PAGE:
In this paper the reader will learn about the math behind the cards in the game of Blackjack. Blackjack or “21” has been played around the world with various rules and regulations in both professional and informal environments. The ultimate objective of the game is to receive a total card value of 21, or as close to 21 as possible without exceeding it, from the cards in a player’s hand in order to beat the dealer’s total. The goal of this project is to calculate the probabilities of various hands to determine the best strategies to win 21. The probabilities of receiving each combination of a two-card pair, as well as the probabilities of a player’s best and worst case of receiving a third card to remain in the game, are calculated. These calculations are done for scenarios involving three players and a dealer using two to six card decks per scenario. The results indicate consistent probabilities of receiving the same two-card pair regardless of the number of decks used, but decreasing probabilities of receiving a third card to remain in the game. Thus, casinos are more likely to administer games with more decks in play. The goal is to determine whether to “hit” or “stand” when dealt certain a pair.
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Hanna BlanchardThe Riemann Curvature Tensor
https://digitalcommons.latech.edu/mathematics-senior-capstone-papers/3
https://digitalcommons.latech.edu/mathematics-senior-capstone-papers/3Fri, 28 Jun 2019 06:45:04 PDT
A tensor is a mathematical object that has applications in areas including physics, psychology, and artificial intelligence. The Riemann curvature tensor is a tool used to describe the curvature of n-dimensional spaces such as Riemannian manifolds in the field of differential geometry. The Riemann tensor plays an important role in the theories of general relativity and gravity as well as the curvature of spacetime. This paper will provide an overview of tensors and tensor operations. In particular, properties of the Riemann tensor will be examined. Calculations of the Riemann tensor for several two and three dimensional surfaces such as that of the sphere and torus will be demonstrated. The relationship between the Riemann tensor for the 2-sphere and 3-sphere will be studied, and it will be shown that these tensors satisfy the general equation of the Riemann tensor for an n-dimensional sphere. The connection between the Gaussian curvature and the Riemann curvature tensor will also be shown using Gauss’s Theorem Egregium.
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Jennifer CoxMathematical Analysis of the Duck Migration to Louisiana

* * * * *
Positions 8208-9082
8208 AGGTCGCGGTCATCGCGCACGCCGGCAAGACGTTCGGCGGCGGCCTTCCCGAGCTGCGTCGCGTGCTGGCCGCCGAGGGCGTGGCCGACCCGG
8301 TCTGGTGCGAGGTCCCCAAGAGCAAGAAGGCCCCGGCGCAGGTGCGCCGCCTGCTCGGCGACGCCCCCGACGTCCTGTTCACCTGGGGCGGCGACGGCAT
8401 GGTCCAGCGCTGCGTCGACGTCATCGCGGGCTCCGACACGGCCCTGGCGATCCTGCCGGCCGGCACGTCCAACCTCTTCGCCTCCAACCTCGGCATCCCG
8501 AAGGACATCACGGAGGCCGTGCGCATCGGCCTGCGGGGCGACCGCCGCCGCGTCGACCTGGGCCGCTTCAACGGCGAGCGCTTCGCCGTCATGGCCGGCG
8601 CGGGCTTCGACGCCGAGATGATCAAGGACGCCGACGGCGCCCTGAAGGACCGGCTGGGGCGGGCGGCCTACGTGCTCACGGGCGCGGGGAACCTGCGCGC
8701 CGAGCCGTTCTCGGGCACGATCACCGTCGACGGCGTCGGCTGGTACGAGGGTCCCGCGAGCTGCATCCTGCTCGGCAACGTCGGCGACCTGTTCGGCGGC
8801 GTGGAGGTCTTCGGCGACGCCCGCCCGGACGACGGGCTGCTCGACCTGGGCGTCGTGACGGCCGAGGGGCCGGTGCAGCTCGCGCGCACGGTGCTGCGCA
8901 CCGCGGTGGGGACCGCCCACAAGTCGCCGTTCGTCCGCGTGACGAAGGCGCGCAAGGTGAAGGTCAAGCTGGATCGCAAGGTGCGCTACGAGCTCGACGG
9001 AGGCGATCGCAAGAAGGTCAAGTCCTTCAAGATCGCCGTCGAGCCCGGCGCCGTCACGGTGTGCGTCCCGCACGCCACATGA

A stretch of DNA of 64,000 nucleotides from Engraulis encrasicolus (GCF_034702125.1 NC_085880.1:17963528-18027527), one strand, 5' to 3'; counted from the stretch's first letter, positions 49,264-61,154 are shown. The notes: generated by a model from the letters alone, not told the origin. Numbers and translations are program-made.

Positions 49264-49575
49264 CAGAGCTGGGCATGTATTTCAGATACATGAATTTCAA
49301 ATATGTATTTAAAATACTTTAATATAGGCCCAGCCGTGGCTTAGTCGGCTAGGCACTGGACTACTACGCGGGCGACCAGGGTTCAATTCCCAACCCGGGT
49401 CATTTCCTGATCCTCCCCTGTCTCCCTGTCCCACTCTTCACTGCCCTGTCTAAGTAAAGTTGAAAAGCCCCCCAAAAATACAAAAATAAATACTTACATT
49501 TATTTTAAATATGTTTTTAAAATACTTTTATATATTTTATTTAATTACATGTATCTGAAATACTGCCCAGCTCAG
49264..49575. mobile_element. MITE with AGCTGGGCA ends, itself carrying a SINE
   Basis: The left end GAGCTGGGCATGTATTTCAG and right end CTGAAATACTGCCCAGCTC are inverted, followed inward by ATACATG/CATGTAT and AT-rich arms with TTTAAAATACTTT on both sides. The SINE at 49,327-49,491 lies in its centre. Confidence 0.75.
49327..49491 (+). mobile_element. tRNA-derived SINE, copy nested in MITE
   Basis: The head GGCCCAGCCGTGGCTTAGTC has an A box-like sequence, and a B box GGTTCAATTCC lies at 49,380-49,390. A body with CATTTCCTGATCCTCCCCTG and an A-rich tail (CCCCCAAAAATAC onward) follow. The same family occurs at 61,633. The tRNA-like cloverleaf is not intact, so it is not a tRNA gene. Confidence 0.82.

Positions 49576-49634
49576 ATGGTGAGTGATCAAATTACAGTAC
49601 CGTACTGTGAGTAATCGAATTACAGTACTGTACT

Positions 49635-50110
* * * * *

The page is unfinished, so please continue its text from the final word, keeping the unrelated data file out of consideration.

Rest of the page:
https://digitalcommons.latech.edu/mathematics-senior-capstone-papers/2
https://digitalcommons.latech.edu/mathematics-senior-capstone-papers/2Fri, 28 Jun 2019 06:44:49 PDT
The purpose of this project is to research the relationship between duck migration and weather patterns, more specifically trying to determine if the rainfall and temperature in a given year affects the migration patterns of ducks. Duck hunters and conservation- ists alike have observed an overall decrease in the duck population in Louisiana over the past 70 years. Though some years have seen an increase, the population has not recovered to the level from the 1950s. These observations have led to many questions about what have happened to the ducks or where have the ducks gone. Using differ- ent forms of Regression in Excel and Minitab this project investigates recent national patterns to try and correlate a pattern between the duck population and natural occur- rences. At the end of the project it was discovered that there is a correlation between the duck population in Louisiana to Louisiana Temperature, Louisiana Precipitation, Minnesota Temperature, and Ontario Precipitation. This correlation provides a better understanding of how nature has an impact on a population of a single species and allows us to better predict the duck population at the end of the year from statistics in the beginning of the year.
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Brandon GarciaPredicting Win Rates in Competitive OverwatchTM
https://digitalcommons.latech.edu/mathematics-senior-capstone-papers/1
https://digitalcommons.latech.edu/mathematics-senior-capstone-papers/1Fri, 28 Jun 2019 06:44:33 PDT
OverwatchTM is a video game published by Blizzard Entertainment R where two teams comprised of six people each compete against one another to accomplish a specific goal. The goal of each game is dependent on which map is being played. The maps are divided into four categories: Assault, Escort, Control, and Hybrid. A data set comprised of 3000 games of competitive OverwatchTM is used to determine how likely a team is to win their match. The factors used to determine the likelihood of winning are the map type and the skill ranking for each team. The data set is pre-processed by standardizing and encoding the data through Python. After the data is encoded, 80% of the data is divided into a training set and 20% of the data is divided into a testing set. Classification algorithms are tested against the data to determine which classifying method returns the highest accuracy. After using the training set, the Bagging Classifier shows the highest accuracy when compared to the testing set.
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Andrea Sibley